You also not only have classifications -- top secret, secret, confidential, official use only, and the like -- you also have compartments. You can have something that is -- people -- a lot of people cleared for top secret, but it's in a compartment and they're not cleared for that compartment.
And that is also something -- it can be taken out of a compartment, if for some reason it's OK. But even people cleared for top secret are not allowed into all the compartments because that's based on a need to know.
VAN SUSTEREN: Democrats, Republicans both are very disturbed about this on Capitol Hill. Senator Feinstein is a Democrat, is an example, Senator McCain another example. There's a controversy, though, as to how this should be investigated, who should investigate it. The attorney general's appointed two U.S. attorneys, one from Maryland who was appointed by President Bush, and one from D.C. appointed by President Obama.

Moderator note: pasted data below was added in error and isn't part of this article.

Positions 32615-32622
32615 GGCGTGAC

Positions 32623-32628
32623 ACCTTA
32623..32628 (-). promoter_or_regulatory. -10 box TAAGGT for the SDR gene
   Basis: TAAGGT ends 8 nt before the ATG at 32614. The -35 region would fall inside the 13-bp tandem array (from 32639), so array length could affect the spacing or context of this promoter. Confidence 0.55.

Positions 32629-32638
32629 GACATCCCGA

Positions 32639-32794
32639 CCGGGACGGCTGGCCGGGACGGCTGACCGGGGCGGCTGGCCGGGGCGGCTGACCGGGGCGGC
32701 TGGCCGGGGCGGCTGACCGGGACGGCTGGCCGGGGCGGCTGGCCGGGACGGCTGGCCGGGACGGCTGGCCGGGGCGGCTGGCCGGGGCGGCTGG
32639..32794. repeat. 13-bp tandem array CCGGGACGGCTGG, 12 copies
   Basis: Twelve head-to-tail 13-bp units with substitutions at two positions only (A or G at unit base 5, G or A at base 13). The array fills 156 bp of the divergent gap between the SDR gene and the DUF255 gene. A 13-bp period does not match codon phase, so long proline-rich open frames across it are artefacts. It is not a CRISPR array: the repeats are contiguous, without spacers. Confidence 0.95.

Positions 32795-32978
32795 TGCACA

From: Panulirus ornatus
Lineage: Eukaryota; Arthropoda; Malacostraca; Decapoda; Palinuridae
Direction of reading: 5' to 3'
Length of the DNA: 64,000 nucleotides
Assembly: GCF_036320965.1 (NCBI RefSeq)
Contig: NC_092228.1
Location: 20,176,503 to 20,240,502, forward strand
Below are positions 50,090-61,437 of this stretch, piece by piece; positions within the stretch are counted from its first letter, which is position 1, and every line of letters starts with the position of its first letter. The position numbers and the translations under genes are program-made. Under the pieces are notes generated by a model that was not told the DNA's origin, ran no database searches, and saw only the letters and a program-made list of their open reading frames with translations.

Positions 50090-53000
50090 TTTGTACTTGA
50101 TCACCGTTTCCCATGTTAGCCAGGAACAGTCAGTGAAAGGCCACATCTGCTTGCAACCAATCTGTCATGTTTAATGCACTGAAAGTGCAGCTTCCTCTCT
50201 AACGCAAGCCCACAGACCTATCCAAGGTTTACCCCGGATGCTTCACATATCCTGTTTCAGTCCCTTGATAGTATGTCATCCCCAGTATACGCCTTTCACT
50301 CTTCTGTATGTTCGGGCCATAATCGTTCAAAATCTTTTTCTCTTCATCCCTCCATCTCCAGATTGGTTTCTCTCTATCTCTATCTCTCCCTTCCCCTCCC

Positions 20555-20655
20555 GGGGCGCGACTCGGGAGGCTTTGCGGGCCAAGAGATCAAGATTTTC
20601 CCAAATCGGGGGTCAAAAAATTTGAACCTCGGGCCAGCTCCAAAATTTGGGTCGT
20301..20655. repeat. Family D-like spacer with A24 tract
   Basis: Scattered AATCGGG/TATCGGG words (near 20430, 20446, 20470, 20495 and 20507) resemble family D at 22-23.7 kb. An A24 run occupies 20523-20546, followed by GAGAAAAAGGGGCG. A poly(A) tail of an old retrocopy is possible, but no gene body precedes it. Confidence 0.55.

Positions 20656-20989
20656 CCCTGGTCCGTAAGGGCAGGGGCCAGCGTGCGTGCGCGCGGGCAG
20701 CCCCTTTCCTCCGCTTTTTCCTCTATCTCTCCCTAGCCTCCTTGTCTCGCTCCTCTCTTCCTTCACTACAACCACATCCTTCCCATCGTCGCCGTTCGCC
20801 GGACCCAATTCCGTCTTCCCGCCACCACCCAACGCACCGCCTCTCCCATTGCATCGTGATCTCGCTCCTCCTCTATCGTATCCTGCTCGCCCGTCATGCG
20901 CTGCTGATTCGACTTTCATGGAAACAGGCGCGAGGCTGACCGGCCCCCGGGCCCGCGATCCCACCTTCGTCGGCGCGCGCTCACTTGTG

Some -- some senators, including Senator McCain, want a special prosecutor. What do you think is the better way forward on this?
RUMSFELD: Oh, I'm not in a position to second guess it. I think the principle that ought to be applied is this. Regardless of whether they're people appointed by Attorney General Holder that work for him, political appointees, which both of those people would be, or a special prosecutor, I think the test is not that.
The test is, Are the people appointed the kinds of people that reasonable members of the House and Senate are going to nod and say they'll do a fair job? They're not going to trim. They have reputations and -- I worry about a lot of special prosecutors.
You know, they get unlimited budgets. They can go on forever. They don't report to anybody. And in our system, I think being able to hold someone accountable other than a special prosecutor is not a bad idea.